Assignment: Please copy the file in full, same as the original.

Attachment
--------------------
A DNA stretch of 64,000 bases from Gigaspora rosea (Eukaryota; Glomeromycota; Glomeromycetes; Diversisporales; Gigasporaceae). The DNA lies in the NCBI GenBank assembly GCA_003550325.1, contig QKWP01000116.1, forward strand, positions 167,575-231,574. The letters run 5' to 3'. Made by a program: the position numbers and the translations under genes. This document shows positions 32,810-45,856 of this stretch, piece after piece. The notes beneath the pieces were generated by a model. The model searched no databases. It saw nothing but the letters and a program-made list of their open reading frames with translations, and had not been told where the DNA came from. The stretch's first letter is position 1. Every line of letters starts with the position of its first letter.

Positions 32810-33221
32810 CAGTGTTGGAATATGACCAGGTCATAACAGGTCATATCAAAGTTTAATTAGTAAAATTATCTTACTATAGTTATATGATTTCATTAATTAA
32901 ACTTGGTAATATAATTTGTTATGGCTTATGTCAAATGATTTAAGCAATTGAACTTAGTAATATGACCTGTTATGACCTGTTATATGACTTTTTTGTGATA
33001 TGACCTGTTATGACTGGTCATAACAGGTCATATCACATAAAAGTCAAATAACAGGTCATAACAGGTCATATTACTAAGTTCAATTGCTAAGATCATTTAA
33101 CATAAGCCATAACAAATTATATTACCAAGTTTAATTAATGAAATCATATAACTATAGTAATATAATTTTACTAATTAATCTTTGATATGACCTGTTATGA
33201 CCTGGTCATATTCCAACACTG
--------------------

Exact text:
A DNA stretch of 64,000 bases from Gigaspora rosea (Eukaryota; Glomeromycota; Glomeromycetes; Diversisporales; Gigasporaceae). The DNA lies in the NCBI GenBank assembly GCA_003550325.1, contig QKWP01000116.1, forward strand, positions 167,575-231,574. The letters run 5' to 3'. Made by a program: the position numbers and the translations under genes. This document shows positions 32,810-45,856 of this stretch, piece after piece. The notes beneath the pieces were generated by a model. The model searched no databases. It saw nothing but the letters and a program-made list of their open reading frames with translations, and had not been told where the DNA came from. The stretch's first letter is position 1. Every line of letters starts with the position of its first letter.

Positions 32810-33221
32810 CAGTGTTGGAATATGACCAGGTCATAACAGGTCATATCAAAGTTTAATTAGTAAAATTATCTTACTATAGTTATATGATTTCATTAATTAA
32901 ACTTGGTAATATAATTTGTTATGGCTTATGTCAAATGATTTAAGCAATTGAACTTAGTAATATGACCTGTTATGACCTGTTATATGACTTTTTTGTGATA
33001 TGACCTGTTATGACTGGTCATAACAGGTCATATCACATAAAAGTCAAATAACAGGTCATAACAGGTCATATTACTAAGTTCAATTGCTAAGATCATTTAA
33101 CATAAGCCATAACAAATTATATTACCAAGTTTAATTAATGAAATCATATAACTATAGTAATATAATTTTACTAATTAATCTTTGATATGACCTGTTATGA
33201 CCTGGTCATATTCCAACACTG